So what if Khalil Mack does more than generate pressures and receive analytical praise? What if he actually buries a dozen quarterbacks this season?

What if Robert Quinn looks like the Robert Quinn that played in the NFL for all those years previous to landing at O’Hare and trying his first Portillo’s hot dog?

What if adding Eddie Goldman back into the mix does what it should: devours opposing internal linemen, freeing Roquan and Trevathan to shut down rushing attacks?

What if Eddie Jackson doesn’t get multiple pick sixes called back for penalties this season?

What if Akiem Hicks has one more year in those legs?

What if Sean Desai is the next great defensive coordinator for an organization that’s had a bunch of them?

One might read that list of questions and think, “Well that’s a lot of what ifs, isn’t it?” And maybe it is. But all of these individuals have set precedents for success. They have all done the things in the league they are being paid to do in 2021. It’s not unfair to ask them to be the players they are being paid to be.

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Bears at Vikings Game Preview Volume II: The Stakehouse.

| December 18th, 2020


Why Do I Like the Chicago Bears This Week?

I always like the Chicago Bears…

…and after a few weeks in the darkness of Quitsville, I’m back!


The Stakes

The Bears are 6-7. And this might be the most important game ever played by a 6-7 team.

If the Bears win Sunday, they’ll be 7-7, with Jacksonville on deck. (8-7) That’ll bring the Packers to town, with Tim Boyle likely starting, and a playoff spot likely on the line. If the Bears win Sunday they will be playing meaningful football for 17 weeks at a minimum. That’s how the late Giants owner Wellington Mara defined a successful season. And knew a bit about football.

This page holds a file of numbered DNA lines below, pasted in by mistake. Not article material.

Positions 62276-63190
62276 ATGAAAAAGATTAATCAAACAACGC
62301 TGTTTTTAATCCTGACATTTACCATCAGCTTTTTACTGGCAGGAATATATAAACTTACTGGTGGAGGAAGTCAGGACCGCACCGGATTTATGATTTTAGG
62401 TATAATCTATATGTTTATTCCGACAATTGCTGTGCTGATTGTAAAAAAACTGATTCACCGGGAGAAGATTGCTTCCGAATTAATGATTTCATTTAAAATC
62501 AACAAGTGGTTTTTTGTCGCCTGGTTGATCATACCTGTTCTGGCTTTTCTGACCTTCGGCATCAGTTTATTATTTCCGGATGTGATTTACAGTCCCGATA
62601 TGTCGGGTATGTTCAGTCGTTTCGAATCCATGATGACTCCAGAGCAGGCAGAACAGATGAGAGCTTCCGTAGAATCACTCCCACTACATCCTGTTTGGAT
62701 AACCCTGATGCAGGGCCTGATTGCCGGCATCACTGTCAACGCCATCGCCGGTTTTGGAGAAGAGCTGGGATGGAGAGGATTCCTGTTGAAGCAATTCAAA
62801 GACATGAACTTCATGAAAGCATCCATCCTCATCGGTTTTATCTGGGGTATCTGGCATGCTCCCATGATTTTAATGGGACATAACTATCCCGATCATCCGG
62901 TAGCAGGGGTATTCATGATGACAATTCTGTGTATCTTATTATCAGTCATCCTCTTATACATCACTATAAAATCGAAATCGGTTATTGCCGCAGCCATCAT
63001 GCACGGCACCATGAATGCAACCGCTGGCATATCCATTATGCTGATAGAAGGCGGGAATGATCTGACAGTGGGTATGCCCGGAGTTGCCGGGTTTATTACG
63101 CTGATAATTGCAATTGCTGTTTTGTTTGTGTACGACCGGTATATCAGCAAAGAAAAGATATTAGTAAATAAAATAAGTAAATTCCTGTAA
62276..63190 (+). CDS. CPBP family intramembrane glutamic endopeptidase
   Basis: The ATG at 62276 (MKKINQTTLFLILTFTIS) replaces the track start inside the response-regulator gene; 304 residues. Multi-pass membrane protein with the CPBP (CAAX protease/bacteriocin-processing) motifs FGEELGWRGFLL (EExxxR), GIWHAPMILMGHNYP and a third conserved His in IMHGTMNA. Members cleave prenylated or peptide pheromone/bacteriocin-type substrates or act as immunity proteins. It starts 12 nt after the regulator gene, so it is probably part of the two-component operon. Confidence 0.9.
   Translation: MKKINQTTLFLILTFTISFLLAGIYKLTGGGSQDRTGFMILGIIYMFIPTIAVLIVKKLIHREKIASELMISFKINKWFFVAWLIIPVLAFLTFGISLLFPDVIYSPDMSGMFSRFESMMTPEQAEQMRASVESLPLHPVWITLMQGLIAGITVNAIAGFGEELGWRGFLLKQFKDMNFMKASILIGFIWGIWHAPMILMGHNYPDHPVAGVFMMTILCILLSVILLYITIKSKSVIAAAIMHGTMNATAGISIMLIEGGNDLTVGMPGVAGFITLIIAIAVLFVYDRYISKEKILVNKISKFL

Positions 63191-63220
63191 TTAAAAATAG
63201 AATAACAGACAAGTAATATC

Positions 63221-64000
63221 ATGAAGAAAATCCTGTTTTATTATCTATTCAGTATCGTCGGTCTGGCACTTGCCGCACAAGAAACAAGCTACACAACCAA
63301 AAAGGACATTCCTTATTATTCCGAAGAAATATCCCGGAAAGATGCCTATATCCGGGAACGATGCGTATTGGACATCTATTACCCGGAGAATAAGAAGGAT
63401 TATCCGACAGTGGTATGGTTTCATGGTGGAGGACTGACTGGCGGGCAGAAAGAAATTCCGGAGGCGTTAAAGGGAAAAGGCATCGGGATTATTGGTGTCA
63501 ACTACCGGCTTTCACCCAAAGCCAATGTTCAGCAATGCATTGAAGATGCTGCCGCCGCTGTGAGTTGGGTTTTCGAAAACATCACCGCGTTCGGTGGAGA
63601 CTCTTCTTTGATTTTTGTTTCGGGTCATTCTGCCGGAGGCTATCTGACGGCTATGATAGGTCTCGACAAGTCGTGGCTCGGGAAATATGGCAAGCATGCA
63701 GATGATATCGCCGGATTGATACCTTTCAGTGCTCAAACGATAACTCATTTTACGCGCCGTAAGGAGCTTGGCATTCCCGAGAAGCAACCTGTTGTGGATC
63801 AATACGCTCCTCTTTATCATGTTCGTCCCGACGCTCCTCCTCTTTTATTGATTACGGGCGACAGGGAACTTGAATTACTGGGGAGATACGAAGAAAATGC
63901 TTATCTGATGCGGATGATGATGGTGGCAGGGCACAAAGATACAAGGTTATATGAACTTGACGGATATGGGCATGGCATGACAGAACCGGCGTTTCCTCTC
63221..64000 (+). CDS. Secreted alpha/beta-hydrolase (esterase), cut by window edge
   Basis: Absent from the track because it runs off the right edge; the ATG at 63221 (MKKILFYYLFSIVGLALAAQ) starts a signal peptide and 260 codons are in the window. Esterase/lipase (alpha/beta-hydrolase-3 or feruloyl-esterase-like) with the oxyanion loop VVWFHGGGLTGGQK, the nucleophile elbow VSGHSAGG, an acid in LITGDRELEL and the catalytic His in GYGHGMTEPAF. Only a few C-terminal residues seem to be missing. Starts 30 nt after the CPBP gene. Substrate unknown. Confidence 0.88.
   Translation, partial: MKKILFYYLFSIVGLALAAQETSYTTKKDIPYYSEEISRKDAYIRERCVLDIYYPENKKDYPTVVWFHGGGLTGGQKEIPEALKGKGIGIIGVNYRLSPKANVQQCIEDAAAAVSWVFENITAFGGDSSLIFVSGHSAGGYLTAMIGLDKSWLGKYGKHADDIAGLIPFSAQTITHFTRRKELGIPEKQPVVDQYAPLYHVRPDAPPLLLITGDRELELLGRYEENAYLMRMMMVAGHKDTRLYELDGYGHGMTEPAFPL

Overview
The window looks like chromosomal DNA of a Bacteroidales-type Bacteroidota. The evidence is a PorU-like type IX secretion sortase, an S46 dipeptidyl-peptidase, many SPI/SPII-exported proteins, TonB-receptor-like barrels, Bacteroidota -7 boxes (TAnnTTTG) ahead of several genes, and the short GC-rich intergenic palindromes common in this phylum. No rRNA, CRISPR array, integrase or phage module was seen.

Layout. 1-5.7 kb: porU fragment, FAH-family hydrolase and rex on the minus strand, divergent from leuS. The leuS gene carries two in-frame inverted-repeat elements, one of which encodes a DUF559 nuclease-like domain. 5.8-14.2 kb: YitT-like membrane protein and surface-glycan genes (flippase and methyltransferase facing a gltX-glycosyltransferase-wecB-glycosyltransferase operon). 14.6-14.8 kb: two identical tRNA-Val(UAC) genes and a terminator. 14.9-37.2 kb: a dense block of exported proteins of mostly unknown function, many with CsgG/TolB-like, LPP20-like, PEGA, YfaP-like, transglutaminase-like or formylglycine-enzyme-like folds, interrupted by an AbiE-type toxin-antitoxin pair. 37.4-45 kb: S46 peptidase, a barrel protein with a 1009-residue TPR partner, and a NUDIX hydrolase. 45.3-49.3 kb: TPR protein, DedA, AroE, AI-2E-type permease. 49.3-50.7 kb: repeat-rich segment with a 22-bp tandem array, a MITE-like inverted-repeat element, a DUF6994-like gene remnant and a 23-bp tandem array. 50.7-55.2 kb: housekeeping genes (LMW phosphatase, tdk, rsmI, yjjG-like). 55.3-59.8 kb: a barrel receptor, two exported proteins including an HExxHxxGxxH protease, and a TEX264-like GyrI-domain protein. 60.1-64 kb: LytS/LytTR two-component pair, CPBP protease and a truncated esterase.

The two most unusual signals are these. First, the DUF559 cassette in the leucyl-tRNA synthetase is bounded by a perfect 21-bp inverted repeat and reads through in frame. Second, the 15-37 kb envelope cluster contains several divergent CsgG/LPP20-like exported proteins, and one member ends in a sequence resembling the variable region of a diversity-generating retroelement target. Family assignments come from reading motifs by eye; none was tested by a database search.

But winning, especially with another superior offensive effort, would also continue to change the narrative around the head coach. Nobody is firing a head coach who is eight games over (minimum) in his first three years. And if the quarterback pitches another triple-digit quarterback rating? How could the narrative around him not alter slightly as well? Wouldn’t the Bears have to start considering a 2021 prove it deal?

Now if the Bears lose Sunday, their season ends. If they lose Sunday and deliver another lackluster offensive effort against the Vikings, Matt Nagy and Mitch Trubisky go back under the bright interrogative lamps of media and fans. (Hard to imagine Ted Phillips and Ryan Pace won’t be there regardless of these final games.) A loss flips the fourteen-day hourglass and the sand shuffles through on January 4th. That’s when we’ll find out who among the leadership is coming back in 2021.

It’s all at stake Sunday.